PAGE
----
1. Limited time only! Sign up for a free 30min personal tutor trial with Chegg Tutors
    Dismiss Notice
Dismiss Notice
Join Physics Forums Today!
The friendliest, high quality science and math community on the planet! Everyone who loves science is here!

Homework Help: Some Radiological Dating with Stoichiometry

  1. Feb 27, 2012 #1
    It's kind of baffling me when I'm encountering this question in this sub-chapter. It's just unusual. So I really need your help :D

    1. The problem statement, all variables and given/known data
    If a rock sample was found to contain 1.16 × 10-7 mol of
    argon-40, how much potassium-40 (t1/2 = 1.3 × 109 yr)
    would also have to be present for the rock to be 1.3 × 109
    years old? See assumption in Problem 14.84.

    And the problem 14.84 question is ...

    A 500 mg sample of rock was found to have 2.45 × 10-6
    mol of potassium-40 (t1/2 = 1.3 × 109 yr) and 2.45 ×
    10-6 mol of argon-40. How old was the rock? (Hint: What
    assumption is made about the origin of the argon-

    2. Relevant equations
    k = In 2/t1/2

    3. The attempt at a solution
    I just find out that the both K and Ar in periodic table have a closely enough molecular mass, which is 40 g/mol (39,1 for K and 39,95 for Ar). But it just weird when the molecular mass is multiplied with each moles of Ar and K to find mass, because it doesn't add up for 500 mg. Also I don't have any idea what does the t1/2 works for. Of course we could find the rate constant from the equation before for it.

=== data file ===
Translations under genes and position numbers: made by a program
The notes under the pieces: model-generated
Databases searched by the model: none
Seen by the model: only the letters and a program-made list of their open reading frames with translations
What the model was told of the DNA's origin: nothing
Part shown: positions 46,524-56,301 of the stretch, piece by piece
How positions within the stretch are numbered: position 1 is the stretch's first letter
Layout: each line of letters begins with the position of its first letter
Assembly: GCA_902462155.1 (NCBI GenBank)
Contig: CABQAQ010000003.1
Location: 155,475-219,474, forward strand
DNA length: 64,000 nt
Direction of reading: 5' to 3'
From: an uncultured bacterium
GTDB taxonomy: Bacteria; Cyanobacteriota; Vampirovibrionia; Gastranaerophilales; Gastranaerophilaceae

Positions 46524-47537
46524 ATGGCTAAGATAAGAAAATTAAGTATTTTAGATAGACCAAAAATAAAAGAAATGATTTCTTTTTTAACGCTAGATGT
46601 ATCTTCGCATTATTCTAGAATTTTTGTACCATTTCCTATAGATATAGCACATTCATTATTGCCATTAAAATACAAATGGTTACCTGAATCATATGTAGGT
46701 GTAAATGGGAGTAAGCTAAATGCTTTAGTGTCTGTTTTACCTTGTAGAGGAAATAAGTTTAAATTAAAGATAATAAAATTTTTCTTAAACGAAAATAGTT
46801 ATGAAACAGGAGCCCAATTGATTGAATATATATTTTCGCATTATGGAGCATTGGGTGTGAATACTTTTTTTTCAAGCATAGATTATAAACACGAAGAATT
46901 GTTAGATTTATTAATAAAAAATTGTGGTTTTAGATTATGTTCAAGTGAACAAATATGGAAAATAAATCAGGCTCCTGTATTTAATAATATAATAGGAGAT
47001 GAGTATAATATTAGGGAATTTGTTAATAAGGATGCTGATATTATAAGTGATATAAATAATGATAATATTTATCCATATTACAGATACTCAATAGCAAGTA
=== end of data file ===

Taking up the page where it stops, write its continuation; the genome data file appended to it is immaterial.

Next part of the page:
Last edited: Feb 27, 2012
  2. jcsd
  3. Feb 27, 2012 #2
    What happens if you assume all the argon-40 originates from the potassium-40 beta minus decay? How much potassium had to be present in the rock for that much to decay?
  4. Feb 27, 2012 #3
    Well, if I assume that, it is plausible because potassium-40 will lose 1 electron and becoming argon-40 with beta minus decay. But I still don't understand it, was the assumption says the rock originally a pure potassium-40 back then and becoming argon-40 in the whole time? Or is it in the first time the potassium-40 had 4.9x10-6 mole and in the meantime because of the beta minus decay it changed and split into two parts, the half of the potassium-40 with 2.45x10-6 mole and the other half with the same mole but the argon-40? My apologize if I don't get the idea.
  5. Feb 27, 2012 #4


    User Avatar

    Staff: Mentor

    Potassium and argon are only a small part of the sample, so their masses don't have to add to 500 mg.

    That's what would happen exactly after half time. We assume rock was melted before and degassed, so all argon it contains now comes from the potassium-40 decay. And total number of atoms of both elements is constant.
    Last edited: Feb 29, 2012
  6. Feb 29, 2012 #5
    I hadn't considered that. That was really helpful, thanks a lot :D
    Last edited by a moderator: Feb 29, 2012
Share this great discussion with others via Reddit, Google+, Twitter, or Facebook